Yet another rehash, rerun, whatever.
I'm in a high school, trying to navigate around. Looking for my locker, always trying to find my damn locker.
It's such a common occurrence in my visions, that I'm wandering around trying to find my locker. Often that I've lost it, don't know where it is, but also that I don't remember the combination.
So I have the anxiety that even if I could find it, I'm not going to be able to get at the goods inside.
I can imagine that would be frustrating.
This overwhelming feeling that my mind isn't my own;
That with all that I'm expected to remember and do in high school, trying to remember the location and combination for my locker is just beyond what I'm capable of.
That being said, the location was particularly beyond me in this place.
The school was huge. It was combined with a mall, and periodically, while walking through the hallways, you'd find yourself in some women's clothing section or whatever.
There was no telling where the school might end and the mall begin.
Well, except one place there was an escalator. But that started a section that was electronics, not clothes. FWIW.
Seems like some commentary on the commercialization of education.
Can't really say.
I'm just thinking it's a lament about how I spent my formative years.
Anyway, thanks for listening. I gotta meet up with Wonder Boy.
You're at Widowshild?
His little girlfriend is moving in today.
In a sleepy corner of Jamaica Estates, there are a number of homes adjacent to the Straud Mansion. Historically, he owned the entire swath of land, but has since broken up the holding into a number of smaller lots.
One of them has been dubbed the Widowshild Townhome.
A strange mix of antique accoutrement and modern amenities keep the house from being too out of place. The outside is grey brick, partially covered in bare vines. An abandoned garden adorns one side of the house, now yielding to winter’s hiatus.
A blond man stands in front of the façade.
You're on your way?
Driving up now.
Soon, a brightly festooned van drives up and parallel-parks against the curb in front of the townhome. From Cedric’s vantage point, he can see the mess of brunette hair that was one of Perkins’s distinctive characteristics. She’s driving, of course. Mandarc was still incapable of getting behind the wheel.
The young man with the raven hair sits in the passenger seat and peels down his phone as Perkins fine-tunes the parking. Thankfully they should have no issue with space for the unloading through the rear doors.
She turns off the engine, opens the door, and jumps down from the elevated cab.
PERKINS! MY OLD FRIEND!
GOOD TO SEE YOU!
HOW WAS THE DRIVE?
He pats her on the back genially. The woman is impassive, as if she’s biting her tongue.
“CE-DRICK”. NICE TO SEE YOU TOO.
She doesn’t answer his question, so he repeats himself.
HOW WAS THE DRIVE?
THE DRIVE WAS FINE.
TRAFFIC WAS LIGHT.
THERE’S ALWAYS A BIT OF TRAFFIC ON THE G.C.P. BUT YOU GET USED TO IT.
Mandarc walks around the nose of the van and approaches the pair.
YOU GOT THE KEYS?
YEAH. I’LL GIVE Y’ALL THE TOUR AND THEN I’LL HAND ‘EM OVER.
PLACE IS A BIT SPOOKY. I DON’T KNOW THAT I ENVY YOU.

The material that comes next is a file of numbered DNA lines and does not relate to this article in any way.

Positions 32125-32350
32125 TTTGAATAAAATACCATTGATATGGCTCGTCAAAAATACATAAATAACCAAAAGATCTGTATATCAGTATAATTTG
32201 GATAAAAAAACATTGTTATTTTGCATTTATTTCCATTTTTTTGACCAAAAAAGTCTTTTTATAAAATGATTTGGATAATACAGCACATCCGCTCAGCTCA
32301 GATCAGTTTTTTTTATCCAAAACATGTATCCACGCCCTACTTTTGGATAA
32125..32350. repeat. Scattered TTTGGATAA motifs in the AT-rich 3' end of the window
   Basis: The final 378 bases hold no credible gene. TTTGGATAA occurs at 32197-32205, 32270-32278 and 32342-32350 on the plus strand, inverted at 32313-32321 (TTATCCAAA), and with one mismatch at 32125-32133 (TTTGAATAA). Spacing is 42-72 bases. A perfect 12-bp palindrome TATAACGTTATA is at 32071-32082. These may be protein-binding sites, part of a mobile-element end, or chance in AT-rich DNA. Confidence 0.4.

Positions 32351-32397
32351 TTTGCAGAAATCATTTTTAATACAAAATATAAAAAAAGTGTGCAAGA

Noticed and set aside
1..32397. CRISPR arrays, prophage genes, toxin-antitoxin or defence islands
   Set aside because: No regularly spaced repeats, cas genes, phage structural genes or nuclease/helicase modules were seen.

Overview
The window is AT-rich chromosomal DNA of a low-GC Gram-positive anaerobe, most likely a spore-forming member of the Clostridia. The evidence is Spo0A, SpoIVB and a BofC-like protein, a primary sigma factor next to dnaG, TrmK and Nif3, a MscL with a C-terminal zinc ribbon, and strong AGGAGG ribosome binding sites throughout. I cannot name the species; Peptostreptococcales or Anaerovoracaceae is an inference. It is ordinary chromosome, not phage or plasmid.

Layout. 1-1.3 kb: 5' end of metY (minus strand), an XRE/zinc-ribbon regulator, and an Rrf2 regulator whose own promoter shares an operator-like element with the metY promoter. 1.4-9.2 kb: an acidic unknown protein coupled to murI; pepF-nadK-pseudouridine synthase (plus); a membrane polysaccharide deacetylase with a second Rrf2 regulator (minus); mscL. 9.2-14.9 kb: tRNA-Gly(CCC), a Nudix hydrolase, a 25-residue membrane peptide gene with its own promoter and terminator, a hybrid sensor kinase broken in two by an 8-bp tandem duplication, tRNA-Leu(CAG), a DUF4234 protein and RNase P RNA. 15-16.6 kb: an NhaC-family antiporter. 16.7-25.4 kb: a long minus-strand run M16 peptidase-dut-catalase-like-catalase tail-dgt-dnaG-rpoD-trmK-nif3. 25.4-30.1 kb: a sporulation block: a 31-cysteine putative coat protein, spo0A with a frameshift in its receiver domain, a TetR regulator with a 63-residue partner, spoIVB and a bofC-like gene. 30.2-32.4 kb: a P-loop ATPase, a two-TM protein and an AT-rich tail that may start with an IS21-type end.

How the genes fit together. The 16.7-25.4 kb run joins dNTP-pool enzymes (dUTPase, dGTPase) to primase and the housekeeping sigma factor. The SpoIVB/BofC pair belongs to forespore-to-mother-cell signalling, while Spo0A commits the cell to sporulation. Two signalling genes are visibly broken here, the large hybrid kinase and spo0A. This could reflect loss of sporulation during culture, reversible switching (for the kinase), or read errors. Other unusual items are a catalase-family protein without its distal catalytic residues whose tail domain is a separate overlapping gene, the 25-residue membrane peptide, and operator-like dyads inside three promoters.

BUT VLAD IS JUST UP THE HILL OVER YONDER.
He gestures across the central square toward a nearly black mansion.
IF YOU GET TOO SPOOKED, YOU CAN ALWAYS GO BOTHER HIM.
Perkins looks over toward Mandarc, seeming to ask for reassurance.
IS THAT WHERE YOU LIVE?
YEAH, I LIVE IN THE BASEMENT APARTMENT.
AW, DON’T UNDERSELL IT.
IT’S SOME PRETTY NICE DIGS.
THERE’S A KITCHEN, A BATHROOM, A BAR…
DOGGO ISN’T TOO FOND OF LIVING UNDERGROUND, HOWEVER.
WELL DOGS HAVE A SENSE OF THAT SORT OF THING.
AND THEY LIKE TO HAVE AN ESCAPE ROUTE.
NEITHER OF WHICH IS WELL-PROVIDED IN YOUR APARTMENT.
HE USUALLY SLEEPS BY THE FRONT DOOR.
SO HE’S LIKE A GUARD DOG.
I’LL BRING HIM OVER SOMETIME AND LET YOU MEET HIM.
THE MASTER IS A BIT PRIVATE ABOUT HIS HOME.
I WOULDN’T WANT TO BRING YOU OVER UNANNOUNCED.
‘Master’. It was only a matter of time before Mandarc flubbed titles. He spent very little time among the Mortals and was unaccustomed to having multiple registers.
Having her here was a bad idea for an uncountable number of reasons.
But he tries not to draw attention to the terminology.
HE’S AN OLD FUDDY-DUDDY. TRY NOT TO TAKE OFFENSE.
HE’S JUST A LITTLE O.C.D.
HE WASN’T TOO HAPPY THAT I HAD A DOG BUT HAS COME AROUND A BIT.
JUST SO LONG AS I CLEAN HIS PAWS AFTER HE COMES IN FROM THE YARD.
YOU SHOULD DEFINITELY BRING HIM OVER.
THE MISSUS DIDN’T LET US KEEP PETS.
TOO MUCH ADDITIONAL CHAOS IN AN ALREADY FRAUGHT ENVIRONMENT.
…WELL LET’S GET INSIDE.
IT’S COLD OUT HERE.
Cedric twists a set of keys off a central ring and walks up the steps, followed close in turn by Mandarc and Perkins. With some difficulty, he twists the key into the locks and opens the door.
The inside of the townhome is almost as cold as the outside. The walls are cracked in some places and spiderwebs dot the upper reaches of the walls. The furniture is dated.
WOO-EE. LET’S GET THE THERMOSTAT TURNED UP IN HERE.
He locates a circular device secured to the wall and adjusts a lever.
I DON’T THINK ANYONE’S BEEN LIVING HERE A WHILE.
SINCE BEFORE YOUR TENURE.
An awkward silence falls over the trio. Perkins seems to want to say something but thinks better of it.
They slowly wander about the first floor of the house, fiddling with light-switches. Cedric tests the range in the kitchen.
He yells into the house, now separated from Mandarc and Perkins, who seem to have drifted upstairs.
NOW WE’RE COOKING WITH GAS!!
But his joke receives no applause.